Why Britain loves Barack

18 Jul 08
MELISSA BENN | For those with any remaining doubts about Barack Obama‘s formidable personal appeal, I direct them to the YouTube clip ’Barack Obama on Ellen’

For those with any remaining doubts about Barack Obama‘s formidable personal appeal, I direct them to the YouTube clip ’Barack Obama on Ellen

 — currently registering well over a million hits — in which the US presidential candidate engages in some spontaneous dance moves with TV host Ellen DeGeneres on her prime-time chat show.

On one level, it’s pure show business. On another, it’s a small sign of just how radical a departure Obama represents for US politics: an elegant, self-possessed African American with a feel for popular culture and a real chance of getting to the White House. Obama is also a relatively young man who deliberately taps into an older, if still powerful, political folk memory — the spirit of John F Kennedy.

Such hope and idealism travel well in our turbulent times. The polls in the US may be neck and neck but this week, on the eve of Obama’s whistlestop tour of Europe, a Guardian/ICM poll found him to be five times more popular among British voters than his elderly, conservative opponent John McCain.

But what do we really know of Obama’s policies? Some political commentators are already criticising him for back-pedalling, particularly on foreign policy. They point to recent significant shifts, such as changing his mind over the speed of troop withdrawal from Iraq, and concessions he made over Israel.

Obama has also been criticised for failing to understand the trials of white working-class America, a weakness exploited by Democrat rival Hillary Clinton’s campaign towards the end of the primaries.

In general, though, Obama looks more sure-footed at home. The manifesto on his website, The blueprint for change: Barack Obama‘s plan for America, opens with an outspoken attack on corporate lobbyists. He also promises to bring ’democracy and policy’ directly to the people; Cabinet officials will be required to hold regular town hall public meetings.

Obama is full of New Labour-style praise for the free market, but makes some significant pledges on tax and welfare matters. Worlds away from Gordon Brown and Alistair Darling’s bungle over the 10p tax band, Obama makes a carefully costed promise to give every family a $250 tax break, rising to $500 should the economy rapidly worsen, which it almost certainly will. He promises more frequent uprating of the minimum wage.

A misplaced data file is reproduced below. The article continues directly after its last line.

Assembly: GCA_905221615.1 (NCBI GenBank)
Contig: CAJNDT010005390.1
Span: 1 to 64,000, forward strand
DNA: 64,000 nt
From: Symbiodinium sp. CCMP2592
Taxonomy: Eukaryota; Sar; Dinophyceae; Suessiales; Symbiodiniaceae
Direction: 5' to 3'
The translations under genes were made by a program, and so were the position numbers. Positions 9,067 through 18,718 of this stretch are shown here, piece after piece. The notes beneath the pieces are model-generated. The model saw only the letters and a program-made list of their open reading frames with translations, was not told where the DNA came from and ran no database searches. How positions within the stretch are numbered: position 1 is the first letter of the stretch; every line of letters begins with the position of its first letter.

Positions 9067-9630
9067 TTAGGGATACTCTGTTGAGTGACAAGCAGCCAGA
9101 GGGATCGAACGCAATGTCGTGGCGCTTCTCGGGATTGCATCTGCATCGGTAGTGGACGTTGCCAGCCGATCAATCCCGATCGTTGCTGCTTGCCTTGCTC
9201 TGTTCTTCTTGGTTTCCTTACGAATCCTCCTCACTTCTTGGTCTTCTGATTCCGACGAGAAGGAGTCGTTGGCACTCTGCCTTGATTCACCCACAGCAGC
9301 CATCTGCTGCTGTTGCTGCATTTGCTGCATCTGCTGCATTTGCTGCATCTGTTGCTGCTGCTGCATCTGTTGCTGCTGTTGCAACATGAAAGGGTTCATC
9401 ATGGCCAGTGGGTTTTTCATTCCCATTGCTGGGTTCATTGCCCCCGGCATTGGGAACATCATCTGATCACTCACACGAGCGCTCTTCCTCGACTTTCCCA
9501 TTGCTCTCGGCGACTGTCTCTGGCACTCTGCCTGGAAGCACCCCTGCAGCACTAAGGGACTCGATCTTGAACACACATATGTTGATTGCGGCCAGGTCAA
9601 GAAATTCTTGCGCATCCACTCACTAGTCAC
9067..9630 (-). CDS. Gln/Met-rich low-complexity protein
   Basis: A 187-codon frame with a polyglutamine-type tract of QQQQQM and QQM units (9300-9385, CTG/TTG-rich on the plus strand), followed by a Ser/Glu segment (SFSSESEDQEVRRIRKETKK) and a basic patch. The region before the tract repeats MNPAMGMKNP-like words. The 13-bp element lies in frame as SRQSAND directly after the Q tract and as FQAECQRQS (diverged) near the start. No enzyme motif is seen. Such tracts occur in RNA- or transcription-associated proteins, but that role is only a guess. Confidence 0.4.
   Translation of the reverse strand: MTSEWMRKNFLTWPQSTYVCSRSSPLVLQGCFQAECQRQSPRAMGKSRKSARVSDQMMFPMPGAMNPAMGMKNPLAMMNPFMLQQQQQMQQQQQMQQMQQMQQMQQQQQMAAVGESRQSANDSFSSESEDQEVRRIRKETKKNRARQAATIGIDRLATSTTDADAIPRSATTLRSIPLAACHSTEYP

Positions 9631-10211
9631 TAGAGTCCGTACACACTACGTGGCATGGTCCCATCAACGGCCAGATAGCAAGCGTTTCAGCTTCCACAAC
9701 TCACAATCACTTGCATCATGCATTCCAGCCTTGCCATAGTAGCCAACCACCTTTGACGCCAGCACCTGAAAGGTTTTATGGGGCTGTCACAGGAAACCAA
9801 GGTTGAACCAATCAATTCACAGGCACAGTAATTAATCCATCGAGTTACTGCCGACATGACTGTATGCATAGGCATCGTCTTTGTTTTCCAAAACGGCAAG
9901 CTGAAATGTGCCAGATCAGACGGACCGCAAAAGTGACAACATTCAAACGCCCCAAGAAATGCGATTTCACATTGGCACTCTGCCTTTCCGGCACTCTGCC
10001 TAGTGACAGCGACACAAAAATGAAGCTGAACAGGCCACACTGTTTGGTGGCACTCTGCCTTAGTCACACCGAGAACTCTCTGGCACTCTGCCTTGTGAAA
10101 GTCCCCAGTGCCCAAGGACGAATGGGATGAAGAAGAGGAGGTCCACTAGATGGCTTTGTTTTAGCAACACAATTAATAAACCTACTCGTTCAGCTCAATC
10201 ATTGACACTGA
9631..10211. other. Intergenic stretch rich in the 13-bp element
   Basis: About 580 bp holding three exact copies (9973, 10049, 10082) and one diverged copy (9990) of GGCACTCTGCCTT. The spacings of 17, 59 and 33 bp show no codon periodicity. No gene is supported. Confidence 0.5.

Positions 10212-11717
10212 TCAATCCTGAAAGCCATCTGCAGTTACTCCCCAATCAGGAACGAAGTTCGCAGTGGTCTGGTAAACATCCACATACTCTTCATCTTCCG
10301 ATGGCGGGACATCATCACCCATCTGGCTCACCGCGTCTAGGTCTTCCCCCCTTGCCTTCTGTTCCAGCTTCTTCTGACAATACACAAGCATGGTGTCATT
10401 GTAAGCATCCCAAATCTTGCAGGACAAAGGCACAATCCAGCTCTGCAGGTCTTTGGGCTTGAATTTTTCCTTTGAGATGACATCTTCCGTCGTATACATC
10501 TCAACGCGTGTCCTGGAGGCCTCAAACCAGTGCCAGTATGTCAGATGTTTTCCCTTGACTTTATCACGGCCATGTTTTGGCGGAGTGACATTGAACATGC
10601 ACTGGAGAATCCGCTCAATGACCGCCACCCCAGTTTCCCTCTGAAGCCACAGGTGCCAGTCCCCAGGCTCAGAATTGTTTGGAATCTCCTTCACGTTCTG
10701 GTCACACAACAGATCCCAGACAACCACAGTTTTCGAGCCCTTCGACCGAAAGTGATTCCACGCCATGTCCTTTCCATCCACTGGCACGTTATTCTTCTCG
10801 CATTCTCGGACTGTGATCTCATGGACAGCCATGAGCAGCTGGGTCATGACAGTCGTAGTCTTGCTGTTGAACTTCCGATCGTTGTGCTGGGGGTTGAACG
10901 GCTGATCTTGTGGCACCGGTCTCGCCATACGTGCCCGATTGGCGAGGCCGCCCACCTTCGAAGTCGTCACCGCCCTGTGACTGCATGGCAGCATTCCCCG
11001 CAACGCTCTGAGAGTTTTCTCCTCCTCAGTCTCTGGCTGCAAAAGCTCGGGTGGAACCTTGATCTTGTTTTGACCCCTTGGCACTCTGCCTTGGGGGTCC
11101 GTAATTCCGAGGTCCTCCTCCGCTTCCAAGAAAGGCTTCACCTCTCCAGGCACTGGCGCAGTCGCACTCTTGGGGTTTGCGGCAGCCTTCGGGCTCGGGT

Health care, or the lack of it, is one of the US’s great scandals: 45 million Americans don’t have health insurance. Obama promises to introduce a universal health care scheme, while bringing down crippling health care premiums.

There are also significant promises on education, equal pay, a fairer, better managed migration policy, increased investment in renewable fuels, and surprisingly strong statements on the rights of trades unions to free collective bargaining and the right to strike.

Politically, Obama may lack the common touch, but, as a civil rights lawyer, community worker and senator for the South Side of Chicago, his record of grassroots organisation is impressive. When active in local government, he initiated reforms of childcare subsidies, tax credits and health care, and battled against predatory mortgage lending — all themes that now find prominence in his presidential campaign and blueprint.

’I’m in this race for the same reason that I fought for jobs for the jobless and hope for the hopeless on the streets of Chicago,’ he says.

It’s stirring stuff. But Obama will need to hold on to such passion, should he be elected to office this November. As president, it will be much harder to resist the corporate lobbyists and Washington power brokers. And the internet smears and sophisticated liberal media satire (such as the New Yorker front cover cartoon depicting him in traditional Muslim attire and his wife Michelle as a terrorist) that are already dogging his campaign can only increase.

For all his struggles, this early stage of Obama’s campaign might well remind British voters of the May 1997 General Election, which would explain his high poll ratings here. Then, too, a young, charismatic leader appeared, who carried the hopes of the country’s dispossessed as well as its fair-minded citizens.

But those particular dreams ended in the danger and spiralling costs of the Iraq war. And Tony Blair the idealist became Blair the international power broker, who chose to align himself with the international elite rather than with the wishes of his own people.

The question haunting Obama’s campaign for the presidency will be this: can he run the most powerful nation in the world, which is experiencing a deepening economic crisis, while defending the interests of the poor and marginalised people?

It’s a job for which he’ll need a great deal more than just charisma, or deft dance moves, in the years to come.

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